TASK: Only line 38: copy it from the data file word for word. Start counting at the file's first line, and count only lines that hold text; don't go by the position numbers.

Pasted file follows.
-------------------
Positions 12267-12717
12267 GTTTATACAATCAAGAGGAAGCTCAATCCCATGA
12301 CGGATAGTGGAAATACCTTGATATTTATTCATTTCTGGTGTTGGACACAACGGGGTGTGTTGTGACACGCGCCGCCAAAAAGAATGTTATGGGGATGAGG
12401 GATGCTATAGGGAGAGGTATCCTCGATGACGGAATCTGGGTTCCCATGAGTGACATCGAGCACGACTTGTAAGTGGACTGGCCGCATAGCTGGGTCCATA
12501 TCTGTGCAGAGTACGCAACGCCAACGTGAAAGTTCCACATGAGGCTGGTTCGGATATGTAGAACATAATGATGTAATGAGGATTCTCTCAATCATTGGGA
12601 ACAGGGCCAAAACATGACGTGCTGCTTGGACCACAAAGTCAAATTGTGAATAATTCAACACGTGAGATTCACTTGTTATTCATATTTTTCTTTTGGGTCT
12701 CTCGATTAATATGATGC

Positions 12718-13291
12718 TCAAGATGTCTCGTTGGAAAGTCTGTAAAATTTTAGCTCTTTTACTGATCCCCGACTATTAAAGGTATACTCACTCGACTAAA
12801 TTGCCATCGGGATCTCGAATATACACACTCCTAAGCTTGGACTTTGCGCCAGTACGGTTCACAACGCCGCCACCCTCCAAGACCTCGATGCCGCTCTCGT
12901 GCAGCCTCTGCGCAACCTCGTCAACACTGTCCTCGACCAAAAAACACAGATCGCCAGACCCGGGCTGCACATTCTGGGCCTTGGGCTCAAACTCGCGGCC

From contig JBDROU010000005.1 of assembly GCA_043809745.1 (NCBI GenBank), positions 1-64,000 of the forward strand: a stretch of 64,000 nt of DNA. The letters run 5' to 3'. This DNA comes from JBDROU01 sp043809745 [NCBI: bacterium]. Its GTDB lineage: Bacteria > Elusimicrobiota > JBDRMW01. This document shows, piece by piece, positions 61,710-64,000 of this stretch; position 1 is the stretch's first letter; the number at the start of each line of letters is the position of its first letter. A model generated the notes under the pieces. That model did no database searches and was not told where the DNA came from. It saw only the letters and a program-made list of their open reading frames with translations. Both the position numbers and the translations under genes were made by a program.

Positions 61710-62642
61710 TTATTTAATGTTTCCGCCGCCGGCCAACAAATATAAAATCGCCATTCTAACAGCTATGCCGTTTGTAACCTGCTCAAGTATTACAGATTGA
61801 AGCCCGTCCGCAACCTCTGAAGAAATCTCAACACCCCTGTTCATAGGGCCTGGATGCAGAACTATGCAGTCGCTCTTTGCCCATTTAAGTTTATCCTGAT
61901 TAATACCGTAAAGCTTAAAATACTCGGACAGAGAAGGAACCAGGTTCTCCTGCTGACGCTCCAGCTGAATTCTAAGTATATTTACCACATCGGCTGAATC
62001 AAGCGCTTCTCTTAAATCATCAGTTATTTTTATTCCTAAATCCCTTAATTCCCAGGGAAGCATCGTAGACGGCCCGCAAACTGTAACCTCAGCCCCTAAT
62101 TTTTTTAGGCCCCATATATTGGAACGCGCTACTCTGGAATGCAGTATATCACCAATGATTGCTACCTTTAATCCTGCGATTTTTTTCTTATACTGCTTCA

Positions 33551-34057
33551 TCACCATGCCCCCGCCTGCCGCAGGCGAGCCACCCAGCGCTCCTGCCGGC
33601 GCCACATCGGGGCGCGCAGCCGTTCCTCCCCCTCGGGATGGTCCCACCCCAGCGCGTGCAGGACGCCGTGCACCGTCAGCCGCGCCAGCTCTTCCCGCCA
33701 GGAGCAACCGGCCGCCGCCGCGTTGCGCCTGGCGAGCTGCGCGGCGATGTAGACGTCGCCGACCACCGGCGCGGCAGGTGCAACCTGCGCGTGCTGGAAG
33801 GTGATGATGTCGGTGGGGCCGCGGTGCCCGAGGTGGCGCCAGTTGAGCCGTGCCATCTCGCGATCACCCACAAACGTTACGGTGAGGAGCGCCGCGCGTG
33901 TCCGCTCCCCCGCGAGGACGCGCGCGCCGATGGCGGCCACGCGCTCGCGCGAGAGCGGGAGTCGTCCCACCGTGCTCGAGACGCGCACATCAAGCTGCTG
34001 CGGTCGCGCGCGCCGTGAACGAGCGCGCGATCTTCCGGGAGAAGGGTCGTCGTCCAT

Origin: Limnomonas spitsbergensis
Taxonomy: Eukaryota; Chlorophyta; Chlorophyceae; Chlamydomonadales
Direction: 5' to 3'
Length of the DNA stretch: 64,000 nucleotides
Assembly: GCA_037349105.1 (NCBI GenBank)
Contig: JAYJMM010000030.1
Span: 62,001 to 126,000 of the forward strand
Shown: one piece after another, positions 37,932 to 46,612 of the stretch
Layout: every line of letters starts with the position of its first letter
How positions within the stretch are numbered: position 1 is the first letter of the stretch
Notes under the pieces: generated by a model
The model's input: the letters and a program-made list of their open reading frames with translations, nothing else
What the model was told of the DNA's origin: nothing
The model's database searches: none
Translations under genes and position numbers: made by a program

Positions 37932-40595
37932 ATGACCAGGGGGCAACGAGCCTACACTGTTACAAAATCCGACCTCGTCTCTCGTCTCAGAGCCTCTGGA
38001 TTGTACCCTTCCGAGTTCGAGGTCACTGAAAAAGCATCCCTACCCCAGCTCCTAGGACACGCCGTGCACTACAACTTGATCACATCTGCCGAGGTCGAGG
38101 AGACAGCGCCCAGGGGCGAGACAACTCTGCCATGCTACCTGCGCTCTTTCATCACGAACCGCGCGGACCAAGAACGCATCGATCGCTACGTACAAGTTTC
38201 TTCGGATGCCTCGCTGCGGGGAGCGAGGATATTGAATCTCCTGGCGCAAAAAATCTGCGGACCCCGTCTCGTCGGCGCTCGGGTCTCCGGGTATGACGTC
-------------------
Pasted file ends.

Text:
What the model was told of the DNA's origin: nothing